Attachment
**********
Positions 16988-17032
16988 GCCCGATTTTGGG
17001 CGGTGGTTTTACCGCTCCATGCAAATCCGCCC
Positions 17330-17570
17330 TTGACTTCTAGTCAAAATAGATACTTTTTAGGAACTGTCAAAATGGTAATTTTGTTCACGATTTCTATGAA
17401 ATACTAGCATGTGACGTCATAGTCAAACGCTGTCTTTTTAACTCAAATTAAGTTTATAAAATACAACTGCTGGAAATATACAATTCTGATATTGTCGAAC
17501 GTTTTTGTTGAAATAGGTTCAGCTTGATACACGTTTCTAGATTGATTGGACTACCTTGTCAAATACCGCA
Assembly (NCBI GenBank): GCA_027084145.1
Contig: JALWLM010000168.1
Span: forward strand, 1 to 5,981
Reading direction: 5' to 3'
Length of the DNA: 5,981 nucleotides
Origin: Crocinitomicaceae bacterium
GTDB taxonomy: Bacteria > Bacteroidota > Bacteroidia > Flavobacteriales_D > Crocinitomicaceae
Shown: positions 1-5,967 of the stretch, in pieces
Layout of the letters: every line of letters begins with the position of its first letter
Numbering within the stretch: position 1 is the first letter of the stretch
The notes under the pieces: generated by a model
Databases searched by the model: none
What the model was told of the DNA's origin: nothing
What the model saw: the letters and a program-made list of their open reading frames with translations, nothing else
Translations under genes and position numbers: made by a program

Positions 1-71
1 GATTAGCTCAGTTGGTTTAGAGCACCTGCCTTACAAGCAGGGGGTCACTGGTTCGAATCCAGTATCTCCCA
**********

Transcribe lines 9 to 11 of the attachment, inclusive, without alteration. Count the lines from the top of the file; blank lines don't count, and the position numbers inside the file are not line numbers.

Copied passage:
Contig: JALWLM010000168.1
Span: forward strand, 1 to 5,981
Reading direction: 5' to 3'